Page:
Britney Spears' father suspended as conservator of her estate, judge rules

  • Jamie Spears has been suspended as conservator of Britney Spears' estate.
  • The pop star wants to end the conservatorship that has controlled her life, finances for 13 years.
  • Judge Brenda Penny said she believes "the suspension of Jamie Spears is in the best interest" of Britney Spears.

LOS ANGELES — Britney Spears is free of her father's much-loathed role in controlling her life and finances, but she's not yet completely free of her 13-year conservatorship, following a hearing in Los Angeles on Wednesday. 

The judge overseeing Britney Spears' conservatorship ordered the suspension of her father, James "Jamie" Spears, from his longtime role as her guardian, and ordered him to turn over all her assets, estimated at about $60 million, to a temporary conservator.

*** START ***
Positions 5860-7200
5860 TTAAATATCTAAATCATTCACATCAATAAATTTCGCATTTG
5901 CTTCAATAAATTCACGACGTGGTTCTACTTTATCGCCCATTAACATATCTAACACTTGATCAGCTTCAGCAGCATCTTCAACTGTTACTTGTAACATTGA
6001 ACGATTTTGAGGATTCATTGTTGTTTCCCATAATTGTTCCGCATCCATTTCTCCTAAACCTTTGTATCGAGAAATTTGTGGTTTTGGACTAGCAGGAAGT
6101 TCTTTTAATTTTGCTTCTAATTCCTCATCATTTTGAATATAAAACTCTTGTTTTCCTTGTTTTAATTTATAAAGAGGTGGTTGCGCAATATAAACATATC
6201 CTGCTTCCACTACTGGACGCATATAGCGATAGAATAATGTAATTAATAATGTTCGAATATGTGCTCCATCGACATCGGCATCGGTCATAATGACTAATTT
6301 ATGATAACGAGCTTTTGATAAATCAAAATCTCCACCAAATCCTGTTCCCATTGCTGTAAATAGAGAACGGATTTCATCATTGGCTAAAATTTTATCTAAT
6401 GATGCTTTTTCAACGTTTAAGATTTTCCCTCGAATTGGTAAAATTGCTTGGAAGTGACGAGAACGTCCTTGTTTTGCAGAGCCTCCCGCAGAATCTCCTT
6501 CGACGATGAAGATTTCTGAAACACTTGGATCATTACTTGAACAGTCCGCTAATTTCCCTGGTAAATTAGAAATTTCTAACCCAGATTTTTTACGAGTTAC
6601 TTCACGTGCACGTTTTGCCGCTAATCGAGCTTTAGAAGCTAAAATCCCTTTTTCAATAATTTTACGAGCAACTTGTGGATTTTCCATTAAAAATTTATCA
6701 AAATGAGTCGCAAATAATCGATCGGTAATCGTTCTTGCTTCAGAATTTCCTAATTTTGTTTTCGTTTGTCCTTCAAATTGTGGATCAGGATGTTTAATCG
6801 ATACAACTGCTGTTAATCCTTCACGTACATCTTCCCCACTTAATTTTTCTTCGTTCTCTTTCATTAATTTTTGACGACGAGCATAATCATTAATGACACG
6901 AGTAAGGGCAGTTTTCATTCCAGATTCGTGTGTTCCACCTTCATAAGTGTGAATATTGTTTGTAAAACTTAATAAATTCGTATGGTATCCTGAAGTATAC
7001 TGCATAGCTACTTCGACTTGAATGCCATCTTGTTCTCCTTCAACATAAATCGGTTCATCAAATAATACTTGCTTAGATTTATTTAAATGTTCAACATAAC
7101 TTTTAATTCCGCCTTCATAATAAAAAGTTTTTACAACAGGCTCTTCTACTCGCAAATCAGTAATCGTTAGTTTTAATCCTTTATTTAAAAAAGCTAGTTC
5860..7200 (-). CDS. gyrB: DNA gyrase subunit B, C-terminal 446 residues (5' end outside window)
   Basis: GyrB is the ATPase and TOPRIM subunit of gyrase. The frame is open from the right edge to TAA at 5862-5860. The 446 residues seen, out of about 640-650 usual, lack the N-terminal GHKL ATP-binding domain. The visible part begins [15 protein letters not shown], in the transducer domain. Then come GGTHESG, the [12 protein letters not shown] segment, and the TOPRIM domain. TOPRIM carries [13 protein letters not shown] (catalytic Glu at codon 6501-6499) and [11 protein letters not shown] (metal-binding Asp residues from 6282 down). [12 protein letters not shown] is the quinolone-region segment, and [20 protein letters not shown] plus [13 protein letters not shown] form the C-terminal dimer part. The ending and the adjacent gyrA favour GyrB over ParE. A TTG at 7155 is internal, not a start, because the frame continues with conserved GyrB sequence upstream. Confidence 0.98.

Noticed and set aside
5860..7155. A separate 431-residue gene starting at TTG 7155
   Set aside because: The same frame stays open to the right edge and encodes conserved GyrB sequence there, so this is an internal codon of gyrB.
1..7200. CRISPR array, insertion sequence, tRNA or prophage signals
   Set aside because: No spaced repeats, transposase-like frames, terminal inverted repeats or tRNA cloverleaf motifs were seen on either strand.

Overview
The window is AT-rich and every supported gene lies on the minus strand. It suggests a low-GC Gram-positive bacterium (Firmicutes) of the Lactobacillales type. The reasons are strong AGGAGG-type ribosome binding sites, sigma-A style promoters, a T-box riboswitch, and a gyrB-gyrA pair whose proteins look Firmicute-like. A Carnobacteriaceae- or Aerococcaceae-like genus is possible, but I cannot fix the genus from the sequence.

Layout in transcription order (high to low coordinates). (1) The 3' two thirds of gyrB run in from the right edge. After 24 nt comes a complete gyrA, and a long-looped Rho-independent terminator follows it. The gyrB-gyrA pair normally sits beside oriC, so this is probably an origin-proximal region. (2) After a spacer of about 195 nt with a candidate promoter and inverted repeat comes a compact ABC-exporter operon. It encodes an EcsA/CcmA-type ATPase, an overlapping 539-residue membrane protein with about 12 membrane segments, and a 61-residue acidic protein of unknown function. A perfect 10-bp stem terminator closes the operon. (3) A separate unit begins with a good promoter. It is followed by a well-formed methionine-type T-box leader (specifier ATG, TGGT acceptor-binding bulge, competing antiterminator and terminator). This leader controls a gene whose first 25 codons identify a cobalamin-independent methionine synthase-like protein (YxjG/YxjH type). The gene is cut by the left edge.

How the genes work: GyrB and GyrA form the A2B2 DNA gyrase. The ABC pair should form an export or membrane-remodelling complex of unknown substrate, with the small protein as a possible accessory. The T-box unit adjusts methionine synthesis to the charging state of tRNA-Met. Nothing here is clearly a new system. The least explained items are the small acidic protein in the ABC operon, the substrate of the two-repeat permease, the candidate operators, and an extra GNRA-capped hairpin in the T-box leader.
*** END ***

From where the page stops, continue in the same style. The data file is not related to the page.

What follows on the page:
"I do believe … that the suspension of Jamie Spears is in the best interest of the conservatee, Britney Spears," Judge Brenda Penny said during a three-hour hearing in Los Angeles probate court. 

The judge said the suspension would be effective Wednesday, handing the pop star another victory in her effort to escape the conservatorship and the state of California's hold on her life through the probate court. 

Penny appointed John Zabel, an accountant chosen by Rosengart and Britney Spears, to serve as conservator of her finances through the end of the year, but agreed that the conservatorship may be terminated well before that.

Britney Spears was not in the courtroom and did not dial in by phone, as she has in previous hearings. Jamie Spears did dial in, as did Britney's mother, Lynne Spears, but neither spoke. 

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"The current situation is untenable," Penny said after hearing arguments from both sides, according to the Associated Press. "It reflects a toxic environment which requires the suspension of James Spears."

She set Nov. 12 for the next hearing in the case.